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American Meat Institute Calls Upon Congress to Fix and Mandate `E-Verify' Employment Verification System

Tuesday, July 28, 2009

(American Meat Institute)

The American Meat Institute (AMI) today urged Congress to pass legislation that would enhance and mandate E-Verify, an electronic employment verification tool voluntarily used by some employers to determine the work eligibility of new hires. 

 “An employment verification program is like an immunization initiative:  it only works effectively if implemented across the board.  When applied in patchwork fashion as it has been, the system is vulnerable,” said AMI President J. Patrick Boyle in a letter to Immigration, Refugees, and Border Security Subcommittee Chairman Charles E. Schumer (D-NY) and Ranking Member John Cornyn (R-TX). “We believe it is in the national interest – and in the interest of all employers – that this program become routine, not just a program used by a fraction of businesses.” 

The program enables employers to check online to help ensure through Department of Homeland Security and Social Security Administration databases that a newly hired person’s employment documents are valid.  Unfortunately, the current system fails to provide a fail-safe mechanism to detect identity theft when an imposter uses another person’s name and social security number.  E-Verify cannot determine whether the person presenting a valid name and social security number is the person to whom the card belongs.  As a result, law abiding employers often end up hiring unauthorized workers even though they complied with the law, the letter states.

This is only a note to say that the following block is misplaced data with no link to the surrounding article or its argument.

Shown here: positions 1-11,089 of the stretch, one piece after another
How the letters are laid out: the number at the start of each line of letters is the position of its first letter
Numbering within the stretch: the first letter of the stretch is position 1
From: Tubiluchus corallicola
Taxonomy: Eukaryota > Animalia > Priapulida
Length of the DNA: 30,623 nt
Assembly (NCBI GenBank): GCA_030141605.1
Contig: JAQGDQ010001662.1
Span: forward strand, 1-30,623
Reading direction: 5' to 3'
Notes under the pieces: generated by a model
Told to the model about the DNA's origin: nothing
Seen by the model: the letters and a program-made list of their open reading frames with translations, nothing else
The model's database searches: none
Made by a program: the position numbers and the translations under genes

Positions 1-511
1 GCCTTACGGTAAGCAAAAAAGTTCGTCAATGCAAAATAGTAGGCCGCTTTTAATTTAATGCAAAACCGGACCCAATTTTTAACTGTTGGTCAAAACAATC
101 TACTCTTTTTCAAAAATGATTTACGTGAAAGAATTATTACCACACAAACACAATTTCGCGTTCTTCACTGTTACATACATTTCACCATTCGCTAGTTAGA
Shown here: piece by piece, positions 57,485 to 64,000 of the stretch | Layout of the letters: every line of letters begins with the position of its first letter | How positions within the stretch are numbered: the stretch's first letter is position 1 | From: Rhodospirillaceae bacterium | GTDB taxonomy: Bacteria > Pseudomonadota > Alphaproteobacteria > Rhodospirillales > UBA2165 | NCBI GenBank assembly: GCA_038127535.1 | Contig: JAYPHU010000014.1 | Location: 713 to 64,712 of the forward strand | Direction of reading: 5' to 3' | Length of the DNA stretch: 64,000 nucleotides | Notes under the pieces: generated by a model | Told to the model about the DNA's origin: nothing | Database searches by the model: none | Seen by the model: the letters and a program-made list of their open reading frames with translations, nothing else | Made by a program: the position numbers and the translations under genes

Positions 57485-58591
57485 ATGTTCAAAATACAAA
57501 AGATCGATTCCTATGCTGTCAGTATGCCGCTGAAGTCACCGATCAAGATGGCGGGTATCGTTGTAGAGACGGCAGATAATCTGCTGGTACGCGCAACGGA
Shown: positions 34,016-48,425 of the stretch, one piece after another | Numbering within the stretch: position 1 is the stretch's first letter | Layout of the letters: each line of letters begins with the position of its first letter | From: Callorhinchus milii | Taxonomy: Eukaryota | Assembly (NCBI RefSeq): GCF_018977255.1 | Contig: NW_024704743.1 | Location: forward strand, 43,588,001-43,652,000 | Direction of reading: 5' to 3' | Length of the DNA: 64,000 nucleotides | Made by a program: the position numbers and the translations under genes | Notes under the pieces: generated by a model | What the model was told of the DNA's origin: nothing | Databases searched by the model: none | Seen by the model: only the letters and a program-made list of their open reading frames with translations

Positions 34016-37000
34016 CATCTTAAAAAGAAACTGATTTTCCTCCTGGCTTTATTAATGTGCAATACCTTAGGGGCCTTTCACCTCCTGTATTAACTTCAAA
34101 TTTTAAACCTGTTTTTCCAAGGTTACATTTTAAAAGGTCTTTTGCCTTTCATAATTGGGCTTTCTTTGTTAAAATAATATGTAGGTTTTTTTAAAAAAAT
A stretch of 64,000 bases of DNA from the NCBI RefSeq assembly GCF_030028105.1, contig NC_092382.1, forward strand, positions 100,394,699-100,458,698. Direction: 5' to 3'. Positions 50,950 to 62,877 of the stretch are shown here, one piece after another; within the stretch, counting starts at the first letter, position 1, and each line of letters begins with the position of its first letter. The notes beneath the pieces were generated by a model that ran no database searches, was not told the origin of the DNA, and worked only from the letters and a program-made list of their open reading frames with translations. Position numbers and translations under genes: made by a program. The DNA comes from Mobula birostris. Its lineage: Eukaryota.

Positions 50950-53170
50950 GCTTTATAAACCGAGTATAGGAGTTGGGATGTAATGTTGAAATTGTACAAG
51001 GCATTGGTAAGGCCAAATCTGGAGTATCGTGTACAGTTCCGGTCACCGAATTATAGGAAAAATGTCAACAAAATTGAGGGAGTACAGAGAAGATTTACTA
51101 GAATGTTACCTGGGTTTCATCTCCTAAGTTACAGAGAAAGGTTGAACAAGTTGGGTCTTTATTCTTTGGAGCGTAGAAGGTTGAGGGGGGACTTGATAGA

In AMI’s view, Congress must act to improve the E-Verify program and address the problems inherent with identity theft.  The number of documents that can be presented at the hiring point must be reduced and a biometric element must be incorporated into the program to enable employers to determine if documents presented relate to the individual presenting them.

Given its long-standing experience with employment verification programs, AMI also said it believes that Congress should mandate E-Verify for employers, phasing in universal participation over several years to better enable the government to administer the program, and launching the biometric component directed at eliminating identity theft on a pilot voluntary basis.

The meat industry was one of the earliest adopters of E-Verify in 1997, when it was only available as a “pilot program” in a handful of states.  AMI and its members fought to make E-Verify available on a voluntary basis to all employers in all states.  Since it became available, E-Verify has been embraced by the vast majority of meat companies in the United States.

 To read the letter, go to: http://www.meatinstitute.org/ht/a/GetDocumentAction/i/52136.

 

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